So take beliefs about global warming, I agree with basically everyone that it's happening and humans are responsible, so f(t) = 0 and this has been stable for some time so f'(t) = 0 too. So I don't blog about it. When I watched An Inconvenient Truth, see yet another global warming book on the shelves or watch a nature documentary I get frustrated, not because I disagree with the factual stuff, but because everybody already knows and agrees!! I'm guessing that this kind of book/documentary would often be defended on the grounds that many people (like republicans) are global warming deniers. This is true, but if changing their minds is the goal, why are these products so nasty about these people? So I think I come off as a climate sceptic, but I disagree mostly with the approach many environmentalists take to the debate (I think the mainstream should more about carbon taxes than drowning polar bears). So since my beliefs about that topic are different and that's what I'm more interested in talking about.

My beliefs about god are very different from most people I know so f(t) = (large amount), but this difference is also pretty stable so f'(t) = 0. So I don't blog about it much anymore. I used to blog about it more, but that's because I hoped to convince people to change their beliefs. I may still want that, but accepting that it's not going to happen lead to less blogging and thinking about that.

Immigration, economics, politics and vegetarianism are all topics where my beliefs are very different from most of the people I know and I believe that there is more scope for some convergence in views (my views on economics and politics are more fluid than my views on immigration and vegetarianism, so I don't always blog with the sole intention of changing other views to mine).

monetizing eyeballs

Was just relistening to an old Will Wilkinson podcast and one of the topics was how Facebook was going to make money. At the time of the podcast Facebook had tons of traffic but not all that much revenue. It's an issue of monetizing eyeballs you see.

Wednesday, November 04, 2009

wikipedia


I feel like I'm in danger of raging against an argument that nobody makes. But I've been so annoyed by Oliver Kamm's objections to wikipedia for so long that I may as well just get it out of my system a bit. Here are some of the things he's said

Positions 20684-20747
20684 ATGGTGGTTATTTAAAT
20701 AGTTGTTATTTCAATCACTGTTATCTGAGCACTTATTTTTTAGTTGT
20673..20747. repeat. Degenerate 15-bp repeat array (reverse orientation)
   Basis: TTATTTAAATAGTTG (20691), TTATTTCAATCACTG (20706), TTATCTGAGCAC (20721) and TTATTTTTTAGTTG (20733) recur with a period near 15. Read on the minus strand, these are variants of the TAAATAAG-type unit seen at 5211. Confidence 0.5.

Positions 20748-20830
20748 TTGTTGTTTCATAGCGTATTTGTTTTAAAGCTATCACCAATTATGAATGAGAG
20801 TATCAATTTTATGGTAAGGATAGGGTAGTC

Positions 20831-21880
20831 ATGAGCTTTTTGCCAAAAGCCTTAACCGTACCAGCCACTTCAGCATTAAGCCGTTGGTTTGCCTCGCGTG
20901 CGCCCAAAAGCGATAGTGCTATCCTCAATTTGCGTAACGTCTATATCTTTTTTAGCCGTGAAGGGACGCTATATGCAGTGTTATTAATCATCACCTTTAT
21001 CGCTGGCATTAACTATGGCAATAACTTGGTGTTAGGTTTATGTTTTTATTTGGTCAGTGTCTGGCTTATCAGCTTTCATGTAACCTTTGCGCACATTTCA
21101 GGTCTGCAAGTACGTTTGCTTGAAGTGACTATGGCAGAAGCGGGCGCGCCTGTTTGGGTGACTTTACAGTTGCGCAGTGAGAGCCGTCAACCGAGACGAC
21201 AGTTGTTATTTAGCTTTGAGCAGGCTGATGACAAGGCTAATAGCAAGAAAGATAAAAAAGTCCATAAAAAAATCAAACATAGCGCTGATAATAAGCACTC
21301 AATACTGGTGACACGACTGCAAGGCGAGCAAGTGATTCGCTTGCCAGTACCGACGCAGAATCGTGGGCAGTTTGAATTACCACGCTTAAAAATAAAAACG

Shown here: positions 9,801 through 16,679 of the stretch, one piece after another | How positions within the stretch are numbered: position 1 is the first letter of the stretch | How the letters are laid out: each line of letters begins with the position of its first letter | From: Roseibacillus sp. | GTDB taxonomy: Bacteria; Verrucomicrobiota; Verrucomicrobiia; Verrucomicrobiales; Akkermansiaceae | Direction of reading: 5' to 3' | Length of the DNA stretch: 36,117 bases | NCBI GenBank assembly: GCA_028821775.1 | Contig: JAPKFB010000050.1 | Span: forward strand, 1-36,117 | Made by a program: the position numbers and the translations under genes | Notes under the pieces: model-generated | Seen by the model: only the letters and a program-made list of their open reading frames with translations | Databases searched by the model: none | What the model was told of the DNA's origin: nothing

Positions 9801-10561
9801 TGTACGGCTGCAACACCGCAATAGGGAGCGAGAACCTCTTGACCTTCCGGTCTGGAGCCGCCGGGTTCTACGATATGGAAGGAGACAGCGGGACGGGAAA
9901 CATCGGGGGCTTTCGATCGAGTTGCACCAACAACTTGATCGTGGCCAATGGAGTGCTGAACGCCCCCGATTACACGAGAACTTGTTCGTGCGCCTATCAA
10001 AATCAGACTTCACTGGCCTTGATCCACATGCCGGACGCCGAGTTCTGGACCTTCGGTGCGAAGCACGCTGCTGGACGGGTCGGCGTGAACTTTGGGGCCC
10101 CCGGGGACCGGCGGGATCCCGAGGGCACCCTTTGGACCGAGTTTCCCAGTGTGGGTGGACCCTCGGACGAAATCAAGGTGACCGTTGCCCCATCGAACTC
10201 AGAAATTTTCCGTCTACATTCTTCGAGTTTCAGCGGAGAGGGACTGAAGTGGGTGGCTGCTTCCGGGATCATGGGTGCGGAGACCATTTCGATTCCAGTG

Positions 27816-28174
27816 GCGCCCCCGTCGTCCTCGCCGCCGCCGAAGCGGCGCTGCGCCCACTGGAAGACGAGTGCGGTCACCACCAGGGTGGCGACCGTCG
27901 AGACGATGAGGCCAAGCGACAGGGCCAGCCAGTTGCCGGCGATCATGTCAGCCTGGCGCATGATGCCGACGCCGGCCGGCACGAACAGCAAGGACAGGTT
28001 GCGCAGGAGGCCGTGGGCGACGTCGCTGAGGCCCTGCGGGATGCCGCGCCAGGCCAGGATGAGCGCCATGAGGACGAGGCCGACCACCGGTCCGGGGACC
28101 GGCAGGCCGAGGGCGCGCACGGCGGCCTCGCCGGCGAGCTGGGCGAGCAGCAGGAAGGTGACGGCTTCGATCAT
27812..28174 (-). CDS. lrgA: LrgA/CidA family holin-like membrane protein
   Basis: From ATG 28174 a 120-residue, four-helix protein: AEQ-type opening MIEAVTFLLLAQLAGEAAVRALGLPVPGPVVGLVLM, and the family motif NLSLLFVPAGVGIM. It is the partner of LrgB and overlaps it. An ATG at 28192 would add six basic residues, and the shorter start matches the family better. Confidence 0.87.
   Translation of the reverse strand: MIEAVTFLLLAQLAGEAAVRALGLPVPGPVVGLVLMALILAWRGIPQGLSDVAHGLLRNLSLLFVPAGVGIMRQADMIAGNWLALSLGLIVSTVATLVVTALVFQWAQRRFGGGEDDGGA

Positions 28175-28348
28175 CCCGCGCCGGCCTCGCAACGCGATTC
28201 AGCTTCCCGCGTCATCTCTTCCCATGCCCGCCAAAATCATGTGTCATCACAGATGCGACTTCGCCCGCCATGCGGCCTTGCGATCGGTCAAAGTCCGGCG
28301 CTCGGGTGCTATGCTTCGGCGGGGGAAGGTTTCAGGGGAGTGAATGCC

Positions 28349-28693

Wikipedia deserves worse than contumely and derision, for it is pernicious in conception rather than merely flawed in execution.
and
I accept of course that there are many good articles alongside others that are a total disgrace... But the balance of good and bad articles is beside the point. The ethos of Wikipedia is destructive, because it is by design a forum that anyone can join in. Knowledge isn't democratic.
Beside the point?!!?? How can the fact that there are millions or great entries be beside the point!?? His complaint would carry some weight if the good and bad articles were randomly distributed, but they're not. Entries on the merits of some fancy new pharmaceutical or the crisis in the middle east are going to be less trustworthy than entries giving biographical info about some moderately famous person or the basic info and summary of a movie.

I suppose the fact that it's as accurate as the Encyclopedia Britannica is also beside the point, because any particular bit could be deliberatly change to something wrong.

A source of an amazing range of information (as well as information about where to get further information) that's as likely to be right as most other sources. Yip, better get rid of it.

sigh

Crystal meth is not a performance enhancing drug. Agassi was taking it in 1997 which were not, to put it mildly, his glory days. He started the year ranked no. 8 and ended it ranked no. 110.

But the tennis doping body "wants answers".

People also got very upset that Marina Hingis took cocain.

Remind me again why nobody cared that Obama took cocain? If we get all upset about a tennis player taking drugs in the distant past, why don't we care about the president taking drugs in the distant past.